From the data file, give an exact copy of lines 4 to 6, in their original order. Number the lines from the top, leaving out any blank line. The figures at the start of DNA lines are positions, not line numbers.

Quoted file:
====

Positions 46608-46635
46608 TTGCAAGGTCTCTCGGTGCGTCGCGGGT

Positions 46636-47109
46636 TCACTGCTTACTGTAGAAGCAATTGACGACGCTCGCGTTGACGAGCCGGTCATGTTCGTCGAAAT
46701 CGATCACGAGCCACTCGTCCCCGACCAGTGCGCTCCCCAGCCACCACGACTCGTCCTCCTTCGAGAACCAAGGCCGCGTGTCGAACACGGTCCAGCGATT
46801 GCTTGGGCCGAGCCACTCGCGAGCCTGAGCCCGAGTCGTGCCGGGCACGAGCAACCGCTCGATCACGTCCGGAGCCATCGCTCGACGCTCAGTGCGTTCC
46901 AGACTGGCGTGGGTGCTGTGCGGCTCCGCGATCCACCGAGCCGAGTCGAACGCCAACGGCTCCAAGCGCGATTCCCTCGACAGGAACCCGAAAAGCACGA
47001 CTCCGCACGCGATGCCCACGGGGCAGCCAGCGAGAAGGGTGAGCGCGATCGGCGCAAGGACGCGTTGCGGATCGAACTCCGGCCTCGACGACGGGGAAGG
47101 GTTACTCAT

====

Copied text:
46636 TCACTGCTTACTGTAGAAGCAATTGACGACGCTCGCGTTGACGAGCCGGTCATGTTCGTCGAAAT
46701 CGATCACGAGCCACTCGTCCCCGACCAGTGCGCTCCCCAGCCACCACGACTCGTCCTCCTTCGAGAACCAAGGCCGCGTGTCGAACACGGTCCAGCGATT
46801 GCTTGGGCCGAGCCACTCGCGAGCCTGAGCCCGAGTCGTGCCGGGCACGAGCAACCGCTCGATCACGTCCGGAGCCATCGCTCGACGCTCAGTGCGTTCC